Search

Nissan’s capable, comfortable Qashqai crossover smart choice

Nissan Qashqai's revised front end has a larger V-motion grille and sleeker headlights. Picture: Nissan

Nissan Qashqai's revised front end has a larger V-motion grille and sleeker headlights. Picture: Nissan

Archant

The new Nissan Qashqai has landed in the UK. Simon Davis drives the latest version of the original, pioneering crossover to see how it fares.

Nissan Qashqai has had a subtle facelift, upgraded interior and a technology boost. Picture: Nissan Nissan Qashqai has had a subtle facelift, upgraded interior and a technology boost. Picture: Nissan

Nissan will tell you the Qashqai is the original crossover. Since the first-generation was launched in 2007, it has sold 2.3 million in Europe alone. And Nissan is confident the latest Qashqai will be able to continue on that success.

What’s new?

From an aesthetic point of view, not a lot has changed with the new Qashqai compared with the second-generation model launched in 2014. There’s a slightly revised front end, with a larger ‘V-motion’ grille, sleeker head and tail lights and extra chrome brightwork on higher-specication models for a more upmarket image.

New range-topping Tekna+ Nissan Qashqai gets plush quilted leather seats. Picture: Nissan New range-topping Tekna+ Nissan Qashqai gets plush quilted leather seats. Picture: Nissan

A new Tekna+ top-flight trim has been introduced to appeal to buyers after a more premium crossover, the cabin’s more refined but the biggest headline is Nissan’s ProPilot autonomous driving technology. Available from 2018, it will allow the Qashqai to control its steering, acceleration and braking cruising in a single lane on motorways and in traffic.

Under the bonnet

A popular choice will be the 1.5-litre, four-cylinder diesel engine, developing a modest 110PS and 260Nm of torque. While performance might not be this engine’s forte, its economy and emissions are impressive.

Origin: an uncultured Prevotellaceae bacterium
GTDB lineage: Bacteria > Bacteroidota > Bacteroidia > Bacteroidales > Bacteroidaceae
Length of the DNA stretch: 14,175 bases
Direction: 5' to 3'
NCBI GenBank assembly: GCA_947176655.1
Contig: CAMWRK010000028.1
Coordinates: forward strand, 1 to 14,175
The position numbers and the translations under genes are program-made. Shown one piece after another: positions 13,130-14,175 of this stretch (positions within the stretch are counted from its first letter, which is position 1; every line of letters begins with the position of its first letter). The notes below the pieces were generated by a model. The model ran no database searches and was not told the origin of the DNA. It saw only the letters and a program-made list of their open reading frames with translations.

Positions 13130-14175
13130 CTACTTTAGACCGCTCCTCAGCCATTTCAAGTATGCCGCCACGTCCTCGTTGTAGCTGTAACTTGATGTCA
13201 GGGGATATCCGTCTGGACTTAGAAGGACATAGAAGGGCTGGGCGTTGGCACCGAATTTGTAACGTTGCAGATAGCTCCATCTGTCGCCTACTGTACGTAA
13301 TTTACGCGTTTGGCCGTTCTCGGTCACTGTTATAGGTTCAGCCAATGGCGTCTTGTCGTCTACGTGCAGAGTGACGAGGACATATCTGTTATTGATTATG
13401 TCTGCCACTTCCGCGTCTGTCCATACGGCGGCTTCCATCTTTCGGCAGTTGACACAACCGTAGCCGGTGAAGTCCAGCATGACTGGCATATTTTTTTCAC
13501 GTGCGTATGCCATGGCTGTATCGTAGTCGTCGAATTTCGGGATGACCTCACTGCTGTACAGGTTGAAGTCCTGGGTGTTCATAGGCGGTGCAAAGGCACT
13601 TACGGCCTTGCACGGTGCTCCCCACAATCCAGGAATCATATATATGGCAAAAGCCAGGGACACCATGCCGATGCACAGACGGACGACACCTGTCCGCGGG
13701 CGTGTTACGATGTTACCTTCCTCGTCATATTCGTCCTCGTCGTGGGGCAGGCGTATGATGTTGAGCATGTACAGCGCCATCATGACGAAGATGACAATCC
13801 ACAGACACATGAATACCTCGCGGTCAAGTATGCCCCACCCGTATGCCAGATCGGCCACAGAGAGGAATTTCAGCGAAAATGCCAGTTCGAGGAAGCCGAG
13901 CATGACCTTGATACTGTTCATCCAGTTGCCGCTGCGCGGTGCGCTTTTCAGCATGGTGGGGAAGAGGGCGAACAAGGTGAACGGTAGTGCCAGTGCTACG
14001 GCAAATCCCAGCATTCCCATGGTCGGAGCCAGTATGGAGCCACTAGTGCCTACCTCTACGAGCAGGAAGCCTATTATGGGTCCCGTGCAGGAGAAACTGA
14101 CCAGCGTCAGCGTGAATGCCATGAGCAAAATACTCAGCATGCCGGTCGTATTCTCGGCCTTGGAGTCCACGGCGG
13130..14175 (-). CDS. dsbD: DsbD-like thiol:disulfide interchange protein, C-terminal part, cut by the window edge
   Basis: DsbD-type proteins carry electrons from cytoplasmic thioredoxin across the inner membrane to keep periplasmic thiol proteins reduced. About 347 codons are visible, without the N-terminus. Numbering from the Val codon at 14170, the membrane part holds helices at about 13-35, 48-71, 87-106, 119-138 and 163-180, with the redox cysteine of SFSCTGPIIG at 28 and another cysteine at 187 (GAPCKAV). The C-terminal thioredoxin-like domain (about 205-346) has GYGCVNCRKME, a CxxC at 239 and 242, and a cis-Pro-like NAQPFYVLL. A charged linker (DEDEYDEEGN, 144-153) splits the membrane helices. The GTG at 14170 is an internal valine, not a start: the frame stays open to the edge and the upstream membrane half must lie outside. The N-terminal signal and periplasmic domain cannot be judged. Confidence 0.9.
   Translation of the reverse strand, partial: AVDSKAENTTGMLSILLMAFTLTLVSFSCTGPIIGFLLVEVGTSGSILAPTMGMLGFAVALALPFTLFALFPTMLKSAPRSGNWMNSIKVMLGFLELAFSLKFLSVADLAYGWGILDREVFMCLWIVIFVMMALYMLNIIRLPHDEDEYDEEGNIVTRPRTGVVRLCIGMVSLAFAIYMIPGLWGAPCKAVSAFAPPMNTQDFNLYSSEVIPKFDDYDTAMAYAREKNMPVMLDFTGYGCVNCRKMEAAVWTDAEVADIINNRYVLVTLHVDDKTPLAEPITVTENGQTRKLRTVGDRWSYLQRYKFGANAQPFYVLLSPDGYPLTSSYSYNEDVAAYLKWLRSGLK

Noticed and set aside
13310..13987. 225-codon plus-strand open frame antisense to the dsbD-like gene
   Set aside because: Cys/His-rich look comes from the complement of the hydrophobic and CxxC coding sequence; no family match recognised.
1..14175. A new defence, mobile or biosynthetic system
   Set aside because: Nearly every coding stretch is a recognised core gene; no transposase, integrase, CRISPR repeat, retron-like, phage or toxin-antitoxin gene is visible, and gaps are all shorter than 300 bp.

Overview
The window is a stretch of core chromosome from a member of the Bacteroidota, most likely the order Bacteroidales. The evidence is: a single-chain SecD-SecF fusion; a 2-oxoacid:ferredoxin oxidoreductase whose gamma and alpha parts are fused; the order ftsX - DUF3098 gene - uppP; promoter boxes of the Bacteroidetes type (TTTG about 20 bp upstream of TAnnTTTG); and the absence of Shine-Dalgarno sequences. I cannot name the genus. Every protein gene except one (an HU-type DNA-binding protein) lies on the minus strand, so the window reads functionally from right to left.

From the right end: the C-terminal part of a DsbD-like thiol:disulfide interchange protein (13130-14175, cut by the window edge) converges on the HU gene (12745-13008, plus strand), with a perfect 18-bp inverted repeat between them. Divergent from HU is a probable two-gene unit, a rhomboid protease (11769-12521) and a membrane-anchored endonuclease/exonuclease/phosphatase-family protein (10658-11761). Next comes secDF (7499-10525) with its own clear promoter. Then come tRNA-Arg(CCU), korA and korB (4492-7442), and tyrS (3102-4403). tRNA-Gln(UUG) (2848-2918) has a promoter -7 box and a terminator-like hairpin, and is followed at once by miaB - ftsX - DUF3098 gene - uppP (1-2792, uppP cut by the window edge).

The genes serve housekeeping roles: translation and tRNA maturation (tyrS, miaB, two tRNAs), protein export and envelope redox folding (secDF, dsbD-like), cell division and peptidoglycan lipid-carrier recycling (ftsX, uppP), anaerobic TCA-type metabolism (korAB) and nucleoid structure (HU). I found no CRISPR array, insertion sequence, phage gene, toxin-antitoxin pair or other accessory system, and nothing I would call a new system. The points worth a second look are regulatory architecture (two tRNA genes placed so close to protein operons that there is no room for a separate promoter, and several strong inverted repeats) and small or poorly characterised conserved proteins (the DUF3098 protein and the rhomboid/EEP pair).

Other options are 115PS 1.2-litre and 163PS 1.6-litre turbo petrol and 130PS 1.6-litre turbo diesel, the latter also available with four-wheel drive.

How does it drive?

The Qashqai is capable but it’s not going to set your heart racing with outstanding dynamic abilities. It’s predictable through corners with some body roll but not enough to feel unsettled.

As a long-distance cruiser it makes a great deal of sense. Even on 19in alloy wheels, it deals with road imperfections rather well, and there isn’t much road or wind noise. The seats are impressively comfortable – soft and supportive.

Space and comfort

Nissan has worked hard to make the interior appealing with the Tekna+ test car having plush quilted leather seats, a premium Bose stereo system and smart gloss black panelling around the infotainment system. However, some surfaces remind you it isn’t quite a premium crossover.

As for interior space, the Qashqai will easily meet the needs of most families. There’s more than enough room across the back seat for three children, or two taller adults can ride in comfort. Boot space is 430 litres with the rear seats up, 1,598 litres with them folded.

Equipment

Tekna+ offers plenty of kit, including electrically-adjustable driver’s seat and a panoramic glass roof, but starts at £27,830.

Most customers will opt for mid-range N-Connecta, from £23,805, which includes seven-inch touchscreen with satellite navigation, 18in alloys and intelligent emergency braking and lane departure warning.

Final say

The new Nissan Qashqai may not be the most exciting crossover but it’s incredibly capable while more affordable mid-range models are better value.

SPEC AND TECH

Price: Nissan Qashqai Tekna+ 1.5dCi 110PS £29,580 (range from £19,295)

Engine: 1.5-litre, 110PS, four-cylinder turbo diesel

Performance: 0-62mph 11.9 seconds; top speed 113mph

MPG: 74.3 combined

CO2 emissions: 99g/km

Live Traffic Map

Motoring supplements

Drive24 Cover
Partly Cloudy

Partly Cloudy

max temp: 2°C

min temp: 1°C

Motors Jobs

Show Job Lists

Meet the Editor

Andy Russell

Andy Russell

Email | Twitter

EDP motoring editor, journalist who loves wheels and engines but hates cleaning them.

Most Read